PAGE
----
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April 1956

Adrenal Pheochromocytoma Simulating Diabetes Insipidus: Report of a Case and Review of the Other Pediatric Cases

Author Affiliations

Corpus Christi, Texas
From Driscoll Foundation Children's Hospital.

AMA Am J Dis Child. 1956;91(4):365-379. doi:10.1001/archpedi.1956.02060020367006

Hypertension is an unusual finding in children, and it is almost always the manifestation of some serious underlying disease process. The majority of cases are secondary to renal diseases of various nature, such as acute and chronic glomerulonephritis, pyelonephritis, nephrosis, polycystic kidney, hypoplastic kidney, hydronephrosis, cyst and tumor, renal tuberculosis, aneurysm of renal artery, amyloid kidney, periarteritis nodosa, lower nephron nephrosis, Goldblatt syndrome, and uremia. Even conditions outside but adjacent to the kidney, like perinephritis or a retroperitoneal mass causing pressure on the kidney, will at times cause high blood pressure.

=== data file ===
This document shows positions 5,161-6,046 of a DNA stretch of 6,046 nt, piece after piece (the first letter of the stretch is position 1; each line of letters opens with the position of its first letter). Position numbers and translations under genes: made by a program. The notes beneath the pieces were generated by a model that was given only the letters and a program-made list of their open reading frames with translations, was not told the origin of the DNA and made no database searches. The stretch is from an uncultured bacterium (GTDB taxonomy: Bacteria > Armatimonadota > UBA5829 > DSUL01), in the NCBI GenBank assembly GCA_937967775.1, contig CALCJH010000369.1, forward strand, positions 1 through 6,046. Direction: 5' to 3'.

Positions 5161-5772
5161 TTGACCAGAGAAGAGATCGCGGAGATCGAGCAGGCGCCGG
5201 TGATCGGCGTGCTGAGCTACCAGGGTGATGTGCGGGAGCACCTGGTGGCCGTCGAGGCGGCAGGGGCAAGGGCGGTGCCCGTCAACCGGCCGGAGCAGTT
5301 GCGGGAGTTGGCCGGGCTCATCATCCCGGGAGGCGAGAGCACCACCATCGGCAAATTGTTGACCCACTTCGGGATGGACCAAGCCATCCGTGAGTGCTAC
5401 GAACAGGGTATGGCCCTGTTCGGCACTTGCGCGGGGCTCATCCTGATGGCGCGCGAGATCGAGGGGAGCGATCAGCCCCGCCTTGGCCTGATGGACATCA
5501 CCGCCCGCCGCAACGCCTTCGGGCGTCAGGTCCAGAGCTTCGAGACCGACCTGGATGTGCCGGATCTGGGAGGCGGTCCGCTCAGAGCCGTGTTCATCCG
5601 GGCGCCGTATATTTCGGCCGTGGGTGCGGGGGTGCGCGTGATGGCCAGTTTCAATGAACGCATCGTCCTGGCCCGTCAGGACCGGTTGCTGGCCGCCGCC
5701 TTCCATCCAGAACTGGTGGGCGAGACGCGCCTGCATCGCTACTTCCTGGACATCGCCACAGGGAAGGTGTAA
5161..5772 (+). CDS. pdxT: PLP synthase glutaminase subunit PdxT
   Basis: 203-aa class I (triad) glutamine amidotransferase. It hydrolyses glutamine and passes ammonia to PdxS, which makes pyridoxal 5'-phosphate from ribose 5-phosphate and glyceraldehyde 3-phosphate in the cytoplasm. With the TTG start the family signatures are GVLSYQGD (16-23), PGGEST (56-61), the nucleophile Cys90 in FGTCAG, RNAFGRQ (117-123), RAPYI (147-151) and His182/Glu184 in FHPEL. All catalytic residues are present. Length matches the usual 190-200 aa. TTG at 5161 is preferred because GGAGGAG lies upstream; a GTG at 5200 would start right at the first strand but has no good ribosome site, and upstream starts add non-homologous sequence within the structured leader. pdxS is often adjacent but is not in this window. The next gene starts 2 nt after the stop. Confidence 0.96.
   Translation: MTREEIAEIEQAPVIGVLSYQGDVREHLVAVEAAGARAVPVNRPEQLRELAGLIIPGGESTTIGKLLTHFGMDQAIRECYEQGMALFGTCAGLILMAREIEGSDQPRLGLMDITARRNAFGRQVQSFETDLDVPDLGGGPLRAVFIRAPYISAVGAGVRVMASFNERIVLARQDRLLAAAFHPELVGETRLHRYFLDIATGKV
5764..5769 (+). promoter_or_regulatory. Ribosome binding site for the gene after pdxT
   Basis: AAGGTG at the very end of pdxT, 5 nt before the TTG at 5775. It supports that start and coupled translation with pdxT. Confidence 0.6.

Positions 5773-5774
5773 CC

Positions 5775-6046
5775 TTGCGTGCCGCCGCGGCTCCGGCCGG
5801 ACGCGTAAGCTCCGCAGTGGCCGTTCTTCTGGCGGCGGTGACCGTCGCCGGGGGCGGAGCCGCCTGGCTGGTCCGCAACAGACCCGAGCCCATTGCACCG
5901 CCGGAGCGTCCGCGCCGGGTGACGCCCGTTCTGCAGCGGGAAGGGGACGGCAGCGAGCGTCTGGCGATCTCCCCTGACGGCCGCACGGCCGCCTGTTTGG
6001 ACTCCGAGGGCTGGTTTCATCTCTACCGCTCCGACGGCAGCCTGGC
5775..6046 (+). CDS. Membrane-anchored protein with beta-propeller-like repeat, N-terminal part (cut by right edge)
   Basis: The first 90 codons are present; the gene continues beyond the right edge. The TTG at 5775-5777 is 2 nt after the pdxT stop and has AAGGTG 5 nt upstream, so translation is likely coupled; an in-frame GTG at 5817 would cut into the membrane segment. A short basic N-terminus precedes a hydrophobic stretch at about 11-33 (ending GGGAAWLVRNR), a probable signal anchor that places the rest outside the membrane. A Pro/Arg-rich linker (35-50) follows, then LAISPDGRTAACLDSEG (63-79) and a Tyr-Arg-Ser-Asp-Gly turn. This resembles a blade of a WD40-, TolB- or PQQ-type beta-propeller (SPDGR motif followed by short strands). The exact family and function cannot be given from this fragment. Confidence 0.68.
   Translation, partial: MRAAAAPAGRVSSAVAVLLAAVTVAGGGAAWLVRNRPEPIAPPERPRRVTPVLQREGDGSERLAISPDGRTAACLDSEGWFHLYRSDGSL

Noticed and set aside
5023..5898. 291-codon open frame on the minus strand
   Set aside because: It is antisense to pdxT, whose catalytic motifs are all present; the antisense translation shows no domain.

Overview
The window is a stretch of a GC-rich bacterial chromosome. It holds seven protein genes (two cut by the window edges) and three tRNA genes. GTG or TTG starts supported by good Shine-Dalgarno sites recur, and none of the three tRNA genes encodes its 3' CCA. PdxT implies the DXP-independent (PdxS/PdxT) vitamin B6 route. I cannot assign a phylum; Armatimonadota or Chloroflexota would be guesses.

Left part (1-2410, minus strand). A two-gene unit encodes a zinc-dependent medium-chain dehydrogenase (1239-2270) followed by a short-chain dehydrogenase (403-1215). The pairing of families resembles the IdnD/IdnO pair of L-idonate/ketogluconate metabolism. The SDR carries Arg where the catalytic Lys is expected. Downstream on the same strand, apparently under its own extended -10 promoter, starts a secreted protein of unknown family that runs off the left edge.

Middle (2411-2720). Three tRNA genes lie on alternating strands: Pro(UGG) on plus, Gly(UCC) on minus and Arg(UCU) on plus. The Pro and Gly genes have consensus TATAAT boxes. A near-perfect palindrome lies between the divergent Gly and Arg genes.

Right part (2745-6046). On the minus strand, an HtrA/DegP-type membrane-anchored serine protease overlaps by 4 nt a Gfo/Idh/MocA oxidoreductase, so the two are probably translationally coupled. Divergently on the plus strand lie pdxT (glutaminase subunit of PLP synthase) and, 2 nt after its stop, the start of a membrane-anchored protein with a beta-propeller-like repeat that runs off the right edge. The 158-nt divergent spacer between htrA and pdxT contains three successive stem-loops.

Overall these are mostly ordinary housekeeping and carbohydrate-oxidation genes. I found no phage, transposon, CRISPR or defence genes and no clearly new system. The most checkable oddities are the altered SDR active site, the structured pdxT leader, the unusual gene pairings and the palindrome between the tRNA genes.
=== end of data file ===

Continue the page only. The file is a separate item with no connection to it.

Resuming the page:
Other important causes of hypertension can be grouped roughly into the following categories for the purpose of diagnostic work-up: I. Cardiovascular: coarctation of aorta, patent ductus arteriosus, aortic insufficiency, mitral stenosis, arteriosclerosis, and polycythemia (Gaisböck). II. Central nervous system: increased intracranial pressure, encephalitis, poliomyelitis, and hypothalamic tumor. III. Endocrine: Cushing's syndrome, hyperthyroidism, diabetes mellitus, pheochromocytoma, and therapy with corticotropin

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